In many ways an underground cult classic, Zara’s reworking of this Jamaican psych gem by Nora Dean features former Brownswood Bubblers alumnus and New Yorker Leron Thomas on trumpet and vocals. Recorded at Matthew Halsall’s 80 Hertz studio in Manchester, it’s firmly rooted in swing territory, driven by the killer rhythm section of Luke Flowers (drums) and Gavin Barras (double bass). Zara herself reclines into the groove with consummate grace, her vocals blessed at once with crystalline clarity and warmth.
Consistently one of our favourite producers from the house realm, the truly legendary Osunlade aka Yoruba Soul applies his golden touch to ‘Angie La La’, crafting an exquisitely sensitive and soulful groove founded on booming kicks and handclaps.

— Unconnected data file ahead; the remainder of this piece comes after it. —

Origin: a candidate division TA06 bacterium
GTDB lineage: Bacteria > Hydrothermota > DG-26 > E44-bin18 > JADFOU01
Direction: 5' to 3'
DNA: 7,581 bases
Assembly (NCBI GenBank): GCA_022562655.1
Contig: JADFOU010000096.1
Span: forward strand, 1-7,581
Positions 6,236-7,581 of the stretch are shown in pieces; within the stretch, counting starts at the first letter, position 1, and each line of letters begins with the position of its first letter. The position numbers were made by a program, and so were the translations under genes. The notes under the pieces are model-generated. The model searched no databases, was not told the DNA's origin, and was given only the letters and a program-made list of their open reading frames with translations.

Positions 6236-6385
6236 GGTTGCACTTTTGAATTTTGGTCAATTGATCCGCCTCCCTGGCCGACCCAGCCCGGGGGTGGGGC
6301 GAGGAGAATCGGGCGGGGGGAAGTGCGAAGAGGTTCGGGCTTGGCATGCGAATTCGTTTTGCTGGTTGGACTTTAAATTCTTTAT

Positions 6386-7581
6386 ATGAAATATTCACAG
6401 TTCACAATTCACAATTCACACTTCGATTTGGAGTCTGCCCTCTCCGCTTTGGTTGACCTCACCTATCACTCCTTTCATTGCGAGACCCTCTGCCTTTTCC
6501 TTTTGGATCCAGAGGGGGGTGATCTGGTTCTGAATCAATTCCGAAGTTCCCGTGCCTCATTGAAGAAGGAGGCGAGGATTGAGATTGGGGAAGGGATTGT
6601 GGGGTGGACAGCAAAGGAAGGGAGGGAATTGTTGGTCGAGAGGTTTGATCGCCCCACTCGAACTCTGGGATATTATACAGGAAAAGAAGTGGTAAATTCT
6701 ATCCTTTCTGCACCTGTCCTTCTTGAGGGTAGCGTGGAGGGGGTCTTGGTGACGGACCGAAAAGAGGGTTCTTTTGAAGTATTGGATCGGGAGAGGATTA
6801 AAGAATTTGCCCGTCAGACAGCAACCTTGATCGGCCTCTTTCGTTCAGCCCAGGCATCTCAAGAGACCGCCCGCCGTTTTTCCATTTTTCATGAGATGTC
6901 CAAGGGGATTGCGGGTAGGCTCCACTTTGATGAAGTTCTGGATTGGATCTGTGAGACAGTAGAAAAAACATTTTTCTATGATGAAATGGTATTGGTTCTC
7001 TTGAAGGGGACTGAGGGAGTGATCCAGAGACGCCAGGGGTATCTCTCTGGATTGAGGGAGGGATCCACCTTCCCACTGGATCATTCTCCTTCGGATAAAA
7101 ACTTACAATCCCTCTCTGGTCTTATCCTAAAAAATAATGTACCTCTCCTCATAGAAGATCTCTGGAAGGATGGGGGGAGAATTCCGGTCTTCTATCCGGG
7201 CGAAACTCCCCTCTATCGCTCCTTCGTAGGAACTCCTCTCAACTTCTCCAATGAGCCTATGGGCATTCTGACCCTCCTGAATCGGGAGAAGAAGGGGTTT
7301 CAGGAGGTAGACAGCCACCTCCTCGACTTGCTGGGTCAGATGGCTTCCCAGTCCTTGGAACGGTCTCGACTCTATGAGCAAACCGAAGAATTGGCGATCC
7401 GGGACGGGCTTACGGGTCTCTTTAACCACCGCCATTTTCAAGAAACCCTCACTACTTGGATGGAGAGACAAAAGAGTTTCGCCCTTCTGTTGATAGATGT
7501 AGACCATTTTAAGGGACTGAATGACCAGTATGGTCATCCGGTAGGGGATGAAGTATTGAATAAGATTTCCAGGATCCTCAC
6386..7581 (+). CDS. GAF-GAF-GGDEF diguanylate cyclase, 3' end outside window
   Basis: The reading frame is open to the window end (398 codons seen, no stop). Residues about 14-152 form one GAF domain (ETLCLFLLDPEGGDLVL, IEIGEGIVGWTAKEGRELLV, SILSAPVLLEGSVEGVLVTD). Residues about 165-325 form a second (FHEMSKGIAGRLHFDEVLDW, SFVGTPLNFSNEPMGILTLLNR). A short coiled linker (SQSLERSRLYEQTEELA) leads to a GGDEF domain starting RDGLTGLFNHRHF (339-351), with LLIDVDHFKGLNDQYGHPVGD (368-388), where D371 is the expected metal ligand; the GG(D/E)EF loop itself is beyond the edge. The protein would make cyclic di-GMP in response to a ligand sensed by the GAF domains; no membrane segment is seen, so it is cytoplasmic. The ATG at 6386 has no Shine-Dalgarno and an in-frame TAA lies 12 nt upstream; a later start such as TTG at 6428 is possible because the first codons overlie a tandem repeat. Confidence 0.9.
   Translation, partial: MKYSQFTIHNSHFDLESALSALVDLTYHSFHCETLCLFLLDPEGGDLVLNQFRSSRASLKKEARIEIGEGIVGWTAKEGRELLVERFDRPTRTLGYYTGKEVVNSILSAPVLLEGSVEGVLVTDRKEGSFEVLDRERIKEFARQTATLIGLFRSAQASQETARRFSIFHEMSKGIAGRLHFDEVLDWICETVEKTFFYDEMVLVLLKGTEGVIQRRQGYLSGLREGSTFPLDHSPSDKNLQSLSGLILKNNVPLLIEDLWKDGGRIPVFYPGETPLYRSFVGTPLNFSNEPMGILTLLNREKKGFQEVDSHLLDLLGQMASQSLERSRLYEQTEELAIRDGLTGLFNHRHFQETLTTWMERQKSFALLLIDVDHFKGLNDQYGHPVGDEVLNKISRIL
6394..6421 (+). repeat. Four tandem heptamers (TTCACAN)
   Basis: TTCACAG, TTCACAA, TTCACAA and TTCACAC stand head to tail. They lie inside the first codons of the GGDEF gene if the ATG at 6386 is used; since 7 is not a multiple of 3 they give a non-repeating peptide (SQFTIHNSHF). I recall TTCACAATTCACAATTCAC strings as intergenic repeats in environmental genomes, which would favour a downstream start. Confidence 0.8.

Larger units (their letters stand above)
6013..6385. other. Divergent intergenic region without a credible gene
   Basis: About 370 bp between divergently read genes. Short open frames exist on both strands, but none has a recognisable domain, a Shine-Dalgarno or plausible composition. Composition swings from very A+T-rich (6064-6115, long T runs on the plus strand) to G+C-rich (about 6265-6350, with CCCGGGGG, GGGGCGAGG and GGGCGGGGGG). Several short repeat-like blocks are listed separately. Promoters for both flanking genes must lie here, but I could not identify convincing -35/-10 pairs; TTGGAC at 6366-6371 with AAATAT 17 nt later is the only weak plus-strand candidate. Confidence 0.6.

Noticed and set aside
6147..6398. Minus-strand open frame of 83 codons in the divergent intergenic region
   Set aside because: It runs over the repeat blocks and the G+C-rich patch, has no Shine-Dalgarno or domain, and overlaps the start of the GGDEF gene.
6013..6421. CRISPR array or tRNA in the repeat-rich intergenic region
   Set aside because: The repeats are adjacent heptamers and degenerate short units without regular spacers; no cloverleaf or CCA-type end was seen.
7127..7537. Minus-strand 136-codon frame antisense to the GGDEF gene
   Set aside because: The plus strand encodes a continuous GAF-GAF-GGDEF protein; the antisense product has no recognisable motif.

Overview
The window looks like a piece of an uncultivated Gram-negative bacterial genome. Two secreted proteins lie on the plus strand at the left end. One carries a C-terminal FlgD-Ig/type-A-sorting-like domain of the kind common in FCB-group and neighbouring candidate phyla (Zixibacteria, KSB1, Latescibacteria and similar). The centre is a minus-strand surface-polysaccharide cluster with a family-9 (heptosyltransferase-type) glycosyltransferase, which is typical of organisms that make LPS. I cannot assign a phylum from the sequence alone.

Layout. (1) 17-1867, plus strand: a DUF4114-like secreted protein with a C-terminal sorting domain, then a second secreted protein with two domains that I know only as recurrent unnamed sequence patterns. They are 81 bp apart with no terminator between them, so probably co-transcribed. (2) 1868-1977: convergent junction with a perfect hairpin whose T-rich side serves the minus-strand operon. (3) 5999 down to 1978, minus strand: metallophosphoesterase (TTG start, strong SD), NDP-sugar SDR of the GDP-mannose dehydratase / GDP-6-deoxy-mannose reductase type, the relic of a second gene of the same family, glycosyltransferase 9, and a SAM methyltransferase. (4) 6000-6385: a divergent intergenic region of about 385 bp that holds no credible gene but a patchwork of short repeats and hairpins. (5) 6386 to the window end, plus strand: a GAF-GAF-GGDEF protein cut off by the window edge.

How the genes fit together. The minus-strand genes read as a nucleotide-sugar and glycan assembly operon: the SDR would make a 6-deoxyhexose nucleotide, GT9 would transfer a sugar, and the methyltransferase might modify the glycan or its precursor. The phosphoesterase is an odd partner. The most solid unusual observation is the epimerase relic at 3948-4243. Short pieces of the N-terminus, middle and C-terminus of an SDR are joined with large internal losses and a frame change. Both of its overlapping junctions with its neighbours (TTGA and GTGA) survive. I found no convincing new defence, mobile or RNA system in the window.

Zara McFarlane inhabits a less trodden musical landscape. Her performance brings to mind a vocal world more akin to early Nina Simone and Roberta Flack’s ‘First Take’, than to Ella and the great American songbook. Many of her tunes possess power and an underlying spirituality reminiscent of the ‘spiritual jazz’ movement of 70’s black America. Indeed, the fact that McFarlane was selected to perform alongside jazz star Gregory Porter at last year’s breathtaking Nina Simone tribute concerts (in the Netherlands) makes total sense. Like Porter, Zara is a thoughtful, uniquely engaging artist who combines the intricacies of jazz with a deep soulfulness that seamlessly blends multiple black influences.